I call our yellow lab Walter the “Divorce Dog.” The kids and I found him at the Humane Society exactly one month after the end of my marriage was finalized.
He was just about a year old. Skinny and weary, with a bloodied, bandaged tail that swished back and forth on the concrete floor of his cage. We had looked at a few other doggies, including a beautiful border collie named Maggie. But Maggie nipped at one of the kids, so I walked over to the narrow cinder-block stall where Walter waited and said, “Hey kids, how about this sad guy over here?”
We took him out to play for a bit. He ran around with the kids for a while, pretending to be very interested in a tennis ball (he hasn’t acknowledged one since) and then ambled over to me. He sat down, leaned against my legs, looked up into my eyes, and sighed.
That was all it took.
He came home with us that night and has been a constant companion ever since. He kept me company back in the early, lonely days when the kids spent every other weekend with their dad, has managed to get my lazy ass outside walking all year round, and taught all of us that love can be constant and unconditional at a time when we doubted it.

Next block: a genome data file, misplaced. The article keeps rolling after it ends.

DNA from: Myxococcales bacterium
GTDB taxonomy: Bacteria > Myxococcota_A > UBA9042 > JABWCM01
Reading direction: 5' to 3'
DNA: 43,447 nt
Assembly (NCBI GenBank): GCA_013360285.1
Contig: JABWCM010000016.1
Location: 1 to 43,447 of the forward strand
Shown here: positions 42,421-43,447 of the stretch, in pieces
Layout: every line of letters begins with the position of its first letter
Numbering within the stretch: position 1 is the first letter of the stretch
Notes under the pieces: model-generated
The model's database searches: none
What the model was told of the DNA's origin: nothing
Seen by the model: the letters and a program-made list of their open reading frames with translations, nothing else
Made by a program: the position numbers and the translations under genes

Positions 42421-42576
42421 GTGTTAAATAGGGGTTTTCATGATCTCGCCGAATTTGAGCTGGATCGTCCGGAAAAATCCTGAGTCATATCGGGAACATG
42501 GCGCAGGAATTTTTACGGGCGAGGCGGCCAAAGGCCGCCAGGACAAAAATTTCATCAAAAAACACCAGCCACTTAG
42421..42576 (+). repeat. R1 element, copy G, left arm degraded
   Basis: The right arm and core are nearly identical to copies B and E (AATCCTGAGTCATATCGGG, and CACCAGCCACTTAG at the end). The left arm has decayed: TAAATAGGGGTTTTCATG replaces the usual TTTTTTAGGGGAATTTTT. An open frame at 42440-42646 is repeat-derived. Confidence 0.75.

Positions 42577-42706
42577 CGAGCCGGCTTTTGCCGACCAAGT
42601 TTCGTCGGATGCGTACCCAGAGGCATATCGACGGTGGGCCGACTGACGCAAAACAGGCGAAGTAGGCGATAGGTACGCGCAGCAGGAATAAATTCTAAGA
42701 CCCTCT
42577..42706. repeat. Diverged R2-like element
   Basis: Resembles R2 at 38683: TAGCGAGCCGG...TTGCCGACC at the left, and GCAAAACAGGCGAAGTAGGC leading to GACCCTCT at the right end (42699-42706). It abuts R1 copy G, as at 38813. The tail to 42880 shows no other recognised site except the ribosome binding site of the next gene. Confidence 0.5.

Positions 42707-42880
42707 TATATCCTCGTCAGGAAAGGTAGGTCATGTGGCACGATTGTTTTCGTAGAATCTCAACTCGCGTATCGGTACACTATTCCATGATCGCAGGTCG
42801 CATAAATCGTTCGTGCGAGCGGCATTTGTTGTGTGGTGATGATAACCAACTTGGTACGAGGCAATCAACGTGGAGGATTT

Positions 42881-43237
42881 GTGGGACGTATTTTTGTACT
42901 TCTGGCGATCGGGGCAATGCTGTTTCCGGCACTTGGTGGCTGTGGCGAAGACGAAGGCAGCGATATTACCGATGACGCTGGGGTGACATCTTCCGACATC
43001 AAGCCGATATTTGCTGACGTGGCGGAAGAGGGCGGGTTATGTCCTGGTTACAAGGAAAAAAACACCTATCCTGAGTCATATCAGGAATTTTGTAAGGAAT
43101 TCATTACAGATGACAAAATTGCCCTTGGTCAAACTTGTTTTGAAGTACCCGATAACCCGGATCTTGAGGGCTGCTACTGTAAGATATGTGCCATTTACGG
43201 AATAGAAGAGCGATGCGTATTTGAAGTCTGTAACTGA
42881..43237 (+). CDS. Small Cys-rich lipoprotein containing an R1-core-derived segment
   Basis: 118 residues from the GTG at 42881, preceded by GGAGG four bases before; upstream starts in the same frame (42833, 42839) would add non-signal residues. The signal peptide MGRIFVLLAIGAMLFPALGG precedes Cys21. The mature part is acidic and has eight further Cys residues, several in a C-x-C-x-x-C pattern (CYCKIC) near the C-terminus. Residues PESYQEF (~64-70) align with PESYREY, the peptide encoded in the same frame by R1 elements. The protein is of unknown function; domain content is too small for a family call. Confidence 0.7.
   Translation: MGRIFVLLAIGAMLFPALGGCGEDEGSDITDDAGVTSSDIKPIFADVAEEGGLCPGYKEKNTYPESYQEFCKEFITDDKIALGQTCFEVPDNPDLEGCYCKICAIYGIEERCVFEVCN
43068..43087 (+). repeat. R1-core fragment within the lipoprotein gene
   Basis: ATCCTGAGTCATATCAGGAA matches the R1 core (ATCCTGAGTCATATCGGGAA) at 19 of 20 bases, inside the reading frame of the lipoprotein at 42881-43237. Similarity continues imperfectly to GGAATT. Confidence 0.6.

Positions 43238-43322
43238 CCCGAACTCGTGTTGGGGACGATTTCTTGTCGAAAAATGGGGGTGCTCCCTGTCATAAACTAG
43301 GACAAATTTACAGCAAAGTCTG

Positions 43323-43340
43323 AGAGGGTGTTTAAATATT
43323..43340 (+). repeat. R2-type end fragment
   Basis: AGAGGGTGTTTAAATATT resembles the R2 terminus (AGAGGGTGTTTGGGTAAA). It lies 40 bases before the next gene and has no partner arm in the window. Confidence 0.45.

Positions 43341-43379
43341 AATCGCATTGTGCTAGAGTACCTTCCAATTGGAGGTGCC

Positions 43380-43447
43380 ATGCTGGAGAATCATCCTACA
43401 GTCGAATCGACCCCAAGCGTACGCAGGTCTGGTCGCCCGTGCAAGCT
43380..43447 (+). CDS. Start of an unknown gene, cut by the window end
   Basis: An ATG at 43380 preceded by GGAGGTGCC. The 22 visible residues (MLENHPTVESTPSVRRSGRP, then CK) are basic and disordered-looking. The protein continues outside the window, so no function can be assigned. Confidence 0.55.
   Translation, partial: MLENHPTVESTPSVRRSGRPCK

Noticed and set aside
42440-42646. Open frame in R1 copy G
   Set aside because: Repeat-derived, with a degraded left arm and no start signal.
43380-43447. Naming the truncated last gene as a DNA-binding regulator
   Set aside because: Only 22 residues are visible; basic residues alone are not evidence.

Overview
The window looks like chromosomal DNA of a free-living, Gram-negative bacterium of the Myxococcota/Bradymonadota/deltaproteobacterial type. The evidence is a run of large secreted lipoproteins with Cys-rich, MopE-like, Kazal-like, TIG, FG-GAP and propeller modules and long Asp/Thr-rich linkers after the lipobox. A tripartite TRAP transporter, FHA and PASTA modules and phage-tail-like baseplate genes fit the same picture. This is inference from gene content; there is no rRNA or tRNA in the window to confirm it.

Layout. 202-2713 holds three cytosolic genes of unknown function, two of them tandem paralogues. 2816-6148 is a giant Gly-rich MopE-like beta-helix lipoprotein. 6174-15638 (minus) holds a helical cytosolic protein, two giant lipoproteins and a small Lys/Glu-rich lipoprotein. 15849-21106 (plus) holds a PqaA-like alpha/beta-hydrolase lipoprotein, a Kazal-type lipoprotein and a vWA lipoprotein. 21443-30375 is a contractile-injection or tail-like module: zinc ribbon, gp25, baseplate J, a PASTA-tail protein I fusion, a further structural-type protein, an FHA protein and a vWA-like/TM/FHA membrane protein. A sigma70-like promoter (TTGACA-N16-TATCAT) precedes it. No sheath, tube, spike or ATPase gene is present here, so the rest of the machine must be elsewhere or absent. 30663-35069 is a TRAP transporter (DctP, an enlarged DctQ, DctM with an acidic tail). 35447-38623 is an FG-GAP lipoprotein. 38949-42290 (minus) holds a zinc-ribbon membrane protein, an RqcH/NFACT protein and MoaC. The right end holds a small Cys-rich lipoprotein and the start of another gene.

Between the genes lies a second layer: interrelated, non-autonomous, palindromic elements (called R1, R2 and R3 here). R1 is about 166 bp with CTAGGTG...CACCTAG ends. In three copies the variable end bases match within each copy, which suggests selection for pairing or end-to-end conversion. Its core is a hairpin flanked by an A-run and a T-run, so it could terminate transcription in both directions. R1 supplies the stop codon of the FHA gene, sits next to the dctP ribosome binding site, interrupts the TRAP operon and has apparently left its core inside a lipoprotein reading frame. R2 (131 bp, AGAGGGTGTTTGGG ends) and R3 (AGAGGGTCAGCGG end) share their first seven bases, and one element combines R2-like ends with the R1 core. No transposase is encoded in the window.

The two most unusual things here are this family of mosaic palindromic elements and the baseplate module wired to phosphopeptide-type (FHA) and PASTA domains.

He has guarded us from squirrels and falling leaves for over a decade now, and although I sometimes wonder who he’d pick if he had to choose between us and an open bag of beef jerky, he truly is a member of our family.
While we were in the process of filling out the paperwork to bring Walter home, a neighbor of ours who also happened to be adopting a dog at the Humane Society that day stopped to chat. He said to me, “Every kid needs a dog,” and I smiled. And then I thought to myself, Maybe every divorced woman needs one too.
Here’s to Walter: the best foot-warming, smiling, window-smearing-nosed, couch-dwelling Divorce Dog ever.
I shared this ode to my canine savior on my Facebook page recently, and encouraged my readers to share pictures of their Divorce Dogs (and cats!). And whoa, did they share!
Looks like Walter has plenty of company. And so do some lucky families.